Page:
The Confucius Institute of the State of Washington hosted Washington State’s first ever preliminary round contest of Chinese Bridge at the University of Washington on May 5. This international competition tests non-native speakers’ Chinese linguistic skills and cultural literacy. Run by the Office of the Chinese Language Council International (Hanban), Chinese Bridge is a three part assessment of students’ abilities. Students were required to demonstrate language proficiency in the form of a three minute speech, a 50-question test of Chinese culture, and a cultural performance (singing, calligraphy, dancing, etc.). Winners of preliminary contests qualify to travel to Beijing for the semifinals and finals, which draw together hundreds of regional winners from a vast array of countries ranging from Pakistan to New Zealand. Top finalists win scholarships to Chinese universities.
The Washington State regional contest saw 13 college students compete in front of a panel of local Chinese professors. Competitors began with speeches on one of 11 topics. Bai Chunhui, a sophomore at the University of Puget Sound, described his experiences with and appreciation for Chinese food: “我和同学决定试着做一道豆腐丸子，看起来挺简单的。结果我们做了两次都不成功，我才知道做好中国菜真不容易。” (My classmates and I decided we should try to make tofu balls – which appeared to be simple to make. We made the dish twice, and each time was unsuccessful. Only now do I understand that making Chinese food is really quite difficult).” Another student, Yvonne Louie of the University of Puget Sound, explained the utility and ubiquity of her favorite Chinese food: rice pudding, “在南方廣東粥是一個廣東特色菜。差不多每一家茶樓都會提供各种各样的粥。不同的時令和季節可以吃到不同的粥. “(In the southern province of Guangdong, rice porridge is a Cantonese specialty. Nearly every teahouse offers various kinds of rice porridge. You are able to eat different kinds of rice porridge during different seasons and times).” Competitor Travis Bond, who earned the highest speech score for his clear pronunciation and expressive voice, spoke of his hopes for the future, “让世界上更多人了解这片古老而现代的土地，那里勤劳而热情的人民。(I want to enable even more of the world’s people to understand this ancient and modern land and its industrious and enthusiastic people”).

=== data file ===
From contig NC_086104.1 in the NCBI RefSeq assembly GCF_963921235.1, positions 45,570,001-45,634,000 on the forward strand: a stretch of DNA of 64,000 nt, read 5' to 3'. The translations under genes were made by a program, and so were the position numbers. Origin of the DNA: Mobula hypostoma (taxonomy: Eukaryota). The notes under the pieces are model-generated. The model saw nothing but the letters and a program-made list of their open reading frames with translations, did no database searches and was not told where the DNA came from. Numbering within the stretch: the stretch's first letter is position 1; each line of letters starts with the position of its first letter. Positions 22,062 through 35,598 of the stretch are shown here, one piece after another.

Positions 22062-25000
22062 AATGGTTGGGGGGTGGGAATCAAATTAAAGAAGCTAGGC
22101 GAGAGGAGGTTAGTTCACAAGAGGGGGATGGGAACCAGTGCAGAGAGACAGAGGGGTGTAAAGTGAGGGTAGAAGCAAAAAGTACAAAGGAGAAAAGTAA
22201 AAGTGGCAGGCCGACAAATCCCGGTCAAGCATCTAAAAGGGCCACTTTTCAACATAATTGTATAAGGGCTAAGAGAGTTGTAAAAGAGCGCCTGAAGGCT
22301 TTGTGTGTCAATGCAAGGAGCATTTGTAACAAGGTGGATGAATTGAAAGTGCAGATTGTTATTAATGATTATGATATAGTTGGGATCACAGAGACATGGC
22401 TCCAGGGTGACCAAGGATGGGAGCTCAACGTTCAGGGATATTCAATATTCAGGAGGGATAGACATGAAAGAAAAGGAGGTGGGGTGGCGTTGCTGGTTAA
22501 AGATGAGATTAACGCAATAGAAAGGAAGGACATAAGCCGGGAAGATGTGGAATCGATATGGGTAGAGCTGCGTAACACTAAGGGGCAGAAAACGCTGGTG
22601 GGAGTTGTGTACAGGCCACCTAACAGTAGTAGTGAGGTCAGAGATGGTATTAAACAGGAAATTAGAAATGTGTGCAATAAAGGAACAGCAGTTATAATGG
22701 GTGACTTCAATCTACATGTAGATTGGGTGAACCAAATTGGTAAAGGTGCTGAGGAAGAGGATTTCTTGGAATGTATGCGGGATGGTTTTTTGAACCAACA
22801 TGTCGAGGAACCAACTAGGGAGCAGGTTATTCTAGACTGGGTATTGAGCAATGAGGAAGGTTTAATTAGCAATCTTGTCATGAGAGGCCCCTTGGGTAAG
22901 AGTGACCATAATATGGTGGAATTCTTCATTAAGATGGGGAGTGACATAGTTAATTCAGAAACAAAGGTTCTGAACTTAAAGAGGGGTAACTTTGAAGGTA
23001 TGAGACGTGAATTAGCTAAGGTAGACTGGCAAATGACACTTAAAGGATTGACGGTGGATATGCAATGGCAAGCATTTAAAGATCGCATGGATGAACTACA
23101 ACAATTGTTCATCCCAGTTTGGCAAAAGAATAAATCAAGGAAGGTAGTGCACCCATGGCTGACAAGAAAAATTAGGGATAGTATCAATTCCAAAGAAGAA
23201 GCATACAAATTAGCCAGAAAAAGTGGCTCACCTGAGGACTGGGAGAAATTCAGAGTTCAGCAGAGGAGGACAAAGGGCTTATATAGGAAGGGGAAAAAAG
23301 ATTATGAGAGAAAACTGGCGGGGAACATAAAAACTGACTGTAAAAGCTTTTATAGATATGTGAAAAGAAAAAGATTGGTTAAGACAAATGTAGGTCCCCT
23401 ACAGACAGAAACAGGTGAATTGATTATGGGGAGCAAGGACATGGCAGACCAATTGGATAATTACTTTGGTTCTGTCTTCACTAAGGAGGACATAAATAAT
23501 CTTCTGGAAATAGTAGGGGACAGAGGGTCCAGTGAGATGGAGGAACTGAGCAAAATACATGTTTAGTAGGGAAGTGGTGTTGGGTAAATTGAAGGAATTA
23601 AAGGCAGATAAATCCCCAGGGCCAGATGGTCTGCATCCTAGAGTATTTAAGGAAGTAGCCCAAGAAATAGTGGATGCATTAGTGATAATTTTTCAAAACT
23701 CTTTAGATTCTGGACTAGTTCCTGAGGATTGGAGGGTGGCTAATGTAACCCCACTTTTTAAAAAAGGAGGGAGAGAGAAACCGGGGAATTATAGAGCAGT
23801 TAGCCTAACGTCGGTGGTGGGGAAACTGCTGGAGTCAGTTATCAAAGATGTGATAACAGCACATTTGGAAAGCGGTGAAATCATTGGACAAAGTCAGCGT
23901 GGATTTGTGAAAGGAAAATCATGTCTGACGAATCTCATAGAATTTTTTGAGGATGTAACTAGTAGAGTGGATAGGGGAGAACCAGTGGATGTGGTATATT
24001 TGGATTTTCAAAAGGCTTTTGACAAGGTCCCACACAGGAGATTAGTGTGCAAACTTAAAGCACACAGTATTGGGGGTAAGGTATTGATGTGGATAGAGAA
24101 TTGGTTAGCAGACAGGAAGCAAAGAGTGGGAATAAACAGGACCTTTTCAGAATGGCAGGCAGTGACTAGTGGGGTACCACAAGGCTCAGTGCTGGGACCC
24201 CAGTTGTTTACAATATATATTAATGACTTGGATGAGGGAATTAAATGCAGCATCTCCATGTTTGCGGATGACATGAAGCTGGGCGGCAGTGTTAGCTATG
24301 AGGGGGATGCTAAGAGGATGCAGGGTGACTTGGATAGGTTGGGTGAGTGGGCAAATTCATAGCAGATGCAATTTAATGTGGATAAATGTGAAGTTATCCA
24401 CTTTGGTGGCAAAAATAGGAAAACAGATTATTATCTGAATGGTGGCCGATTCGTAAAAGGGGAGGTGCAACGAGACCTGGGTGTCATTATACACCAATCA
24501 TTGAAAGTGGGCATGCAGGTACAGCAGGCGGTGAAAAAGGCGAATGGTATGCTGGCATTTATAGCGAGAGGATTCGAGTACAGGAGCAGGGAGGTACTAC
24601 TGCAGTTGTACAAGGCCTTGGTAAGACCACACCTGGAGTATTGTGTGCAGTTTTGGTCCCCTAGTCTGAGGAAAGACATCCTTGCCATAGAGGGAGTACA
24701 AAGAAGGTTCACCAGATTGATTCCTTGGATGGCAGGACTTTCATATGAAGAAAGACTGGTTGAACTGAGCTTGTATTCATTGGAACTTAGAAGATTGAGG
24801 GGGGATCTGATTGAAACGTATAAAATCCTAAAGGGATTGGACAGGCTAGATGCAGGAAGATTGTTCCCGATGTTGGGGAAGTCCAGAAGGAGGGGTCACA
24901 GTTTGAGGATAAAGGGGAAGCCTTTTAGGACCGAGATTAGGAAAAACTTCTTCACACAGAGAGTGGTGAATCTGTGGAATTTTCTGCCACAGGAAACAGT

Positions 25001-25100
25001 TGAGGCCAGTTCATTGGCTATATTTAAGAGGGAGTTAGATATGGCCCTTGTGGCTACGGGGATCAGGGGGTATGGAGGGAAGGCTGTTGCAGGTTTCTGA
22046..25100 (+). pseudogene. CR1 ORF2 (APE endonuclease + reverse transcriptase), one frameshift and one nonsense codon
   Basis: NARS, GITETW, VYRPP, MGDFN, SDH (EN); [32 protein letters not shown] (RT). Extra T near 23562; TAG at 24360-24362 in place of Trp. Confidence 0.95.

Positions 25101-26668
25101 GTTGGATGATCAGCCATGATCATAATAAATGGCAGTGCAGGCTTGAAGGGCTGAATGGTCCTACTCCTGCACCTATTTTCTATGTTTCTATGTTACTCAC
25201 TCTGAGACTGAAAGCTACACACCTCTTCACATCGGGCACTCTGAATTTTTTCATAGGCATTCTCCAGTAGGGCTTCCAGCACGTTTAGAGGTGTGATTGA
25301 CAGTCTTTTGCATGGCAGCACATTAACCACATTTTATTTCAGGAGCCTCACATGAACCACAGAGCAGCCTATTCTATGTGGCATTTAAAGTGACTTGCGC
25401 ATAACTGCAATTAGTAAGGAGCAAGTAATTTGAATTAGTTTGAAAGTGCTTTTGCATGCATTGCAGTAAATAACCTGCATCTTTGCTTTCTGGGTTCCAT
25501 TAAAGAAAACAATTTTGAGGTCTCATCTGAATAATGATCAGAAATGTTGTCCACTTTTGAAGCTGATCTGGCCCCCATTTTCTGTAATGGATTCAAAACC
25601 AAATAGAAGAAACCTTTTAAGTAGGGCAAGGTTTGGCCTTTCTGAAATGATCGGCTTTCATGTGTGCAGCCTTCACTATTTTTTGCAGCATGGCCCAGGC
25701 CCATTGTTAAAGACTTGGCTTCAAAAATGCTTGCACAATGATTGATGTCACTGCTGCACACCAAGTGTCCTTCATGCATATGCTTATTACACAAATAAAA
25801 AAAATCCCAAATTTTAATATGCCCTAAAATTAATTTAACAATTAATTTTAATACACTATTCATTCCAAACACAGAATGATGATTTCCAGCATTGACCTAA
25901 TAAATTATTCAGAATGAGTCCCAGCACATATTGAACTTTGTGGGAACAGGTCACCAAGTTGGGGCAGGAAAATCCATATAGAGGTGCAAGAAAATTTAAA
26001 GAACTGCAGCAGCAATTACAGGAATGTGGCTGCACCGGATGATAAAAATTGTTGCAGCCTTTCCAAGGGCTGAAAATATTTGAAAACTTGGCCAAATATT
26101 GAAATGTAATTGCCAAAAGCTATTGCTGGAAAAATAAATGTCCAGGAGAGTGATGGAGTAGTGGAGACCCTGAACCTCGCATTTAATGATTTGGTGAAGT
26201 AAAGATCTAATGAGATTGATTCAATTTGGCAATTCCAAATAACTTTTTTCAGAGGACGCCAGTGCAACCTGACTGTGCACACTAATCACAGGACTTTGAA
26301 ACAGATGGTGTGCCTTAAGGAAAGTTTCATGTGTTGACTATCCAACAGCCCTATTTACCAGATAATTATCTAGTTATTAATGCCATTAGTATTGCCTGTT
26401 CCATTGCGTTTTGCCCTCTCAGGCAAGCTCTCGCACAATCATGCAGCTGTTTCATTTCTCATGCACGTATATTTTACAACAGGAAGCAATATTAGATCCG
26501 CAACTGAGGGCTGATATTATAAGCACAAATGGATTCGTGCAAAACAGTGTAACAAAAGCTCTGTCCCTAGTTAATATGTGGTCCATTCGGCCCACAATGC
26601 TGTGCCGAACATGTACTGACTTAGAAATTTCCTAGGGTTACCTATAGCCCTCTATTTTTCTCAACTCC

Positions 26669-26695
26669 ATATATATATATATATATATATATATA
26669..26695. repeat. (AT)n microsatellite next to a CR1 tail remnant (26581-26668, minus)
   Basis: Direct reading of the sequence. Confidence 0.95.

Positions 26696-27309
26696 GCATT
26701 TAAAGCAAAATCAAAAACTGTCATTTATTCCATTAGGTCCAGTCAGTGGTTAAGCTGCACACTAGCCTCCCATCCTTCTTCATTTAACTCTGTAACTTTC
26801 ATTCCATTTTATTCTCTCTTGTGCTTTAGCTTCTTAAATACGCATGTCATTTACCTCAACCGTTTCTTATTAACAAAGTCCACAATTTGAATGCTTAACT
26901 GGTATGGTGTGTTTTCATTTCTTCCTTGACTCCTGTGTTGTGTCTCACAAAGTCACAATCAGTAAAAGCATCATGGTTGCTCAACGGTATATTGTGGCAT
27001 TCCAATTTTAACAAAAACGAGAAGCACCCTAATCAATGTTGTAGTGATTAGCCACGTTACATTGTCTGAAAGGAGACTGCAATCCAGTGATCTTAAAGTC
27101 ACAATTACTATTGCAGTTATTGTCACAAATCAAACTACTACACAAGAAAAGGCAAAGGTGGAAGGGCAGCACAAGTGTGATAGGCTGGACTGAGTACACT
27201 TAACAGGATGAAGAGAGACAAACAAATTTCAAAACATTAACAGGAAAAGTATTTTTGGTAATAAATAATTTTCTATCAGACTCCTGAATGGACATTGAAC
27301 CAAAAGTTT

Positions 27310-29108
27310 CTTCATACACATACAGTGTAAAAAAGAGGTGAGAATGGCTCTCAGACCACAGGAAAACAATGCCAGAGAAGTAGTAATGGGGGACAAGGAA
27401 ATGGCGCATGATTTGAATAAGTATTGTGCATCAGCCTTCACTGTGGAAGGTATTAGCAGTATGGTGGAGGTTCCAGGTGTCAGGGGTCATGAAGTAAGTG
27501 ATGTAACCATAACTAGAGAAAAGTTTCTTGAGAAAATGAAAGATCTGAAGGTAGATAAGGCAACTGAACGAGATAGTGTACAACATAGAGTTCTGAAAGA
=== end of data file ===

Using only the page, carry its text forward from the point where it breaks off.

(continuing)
The second phase of the competition, the question and answer section on Chinese culture and history, proved to be a close contest. Questioned on topics as diverse as China’s stock exchange and grain crops, the top four contenders entered a sudden-death round before Philmon Haile won the stage for his broad knowledge of Chinese culture.
In the final stage of the competition, participants demonstrated a Chinese cultural skill in a talent show. The audience enjoyed Chinese song and dance performances (including songs played on a traditional Chinese instrument called an erhu), Tang poetry recitations, as well as displays of elegant calligraphy, Chinese painting, and tai qi demonstrations. Judges were wowed by all students’ prowess and preparation, but ultimately Travis Bond won the overall competition, with competitors Philmon Haile and Julia Pettigrew tying for a close second place. Travis leaves for China in July, where he will be an observer in the semi-finals. The students’ talent and skill, combined with the enthusiasm of the audience, emcee and judges, contributed to the event’s success. CIWA wishes Travis the best of luck in Beijing and looks forward to next year’s competition.
Winners of the overall competition:
- First Place: Travis Bond (Art Institute of Seattle)
- Second Place (tie): Philmon Haile (UW), Julia Pettigrew (UW)
Individual award winners:
- Speech: Travis Bond (Art Institute of Seattle)
- Knowledge Quiz: Philmon Haile (UW)
- Talent Show: Emma Giguere (Seattle University)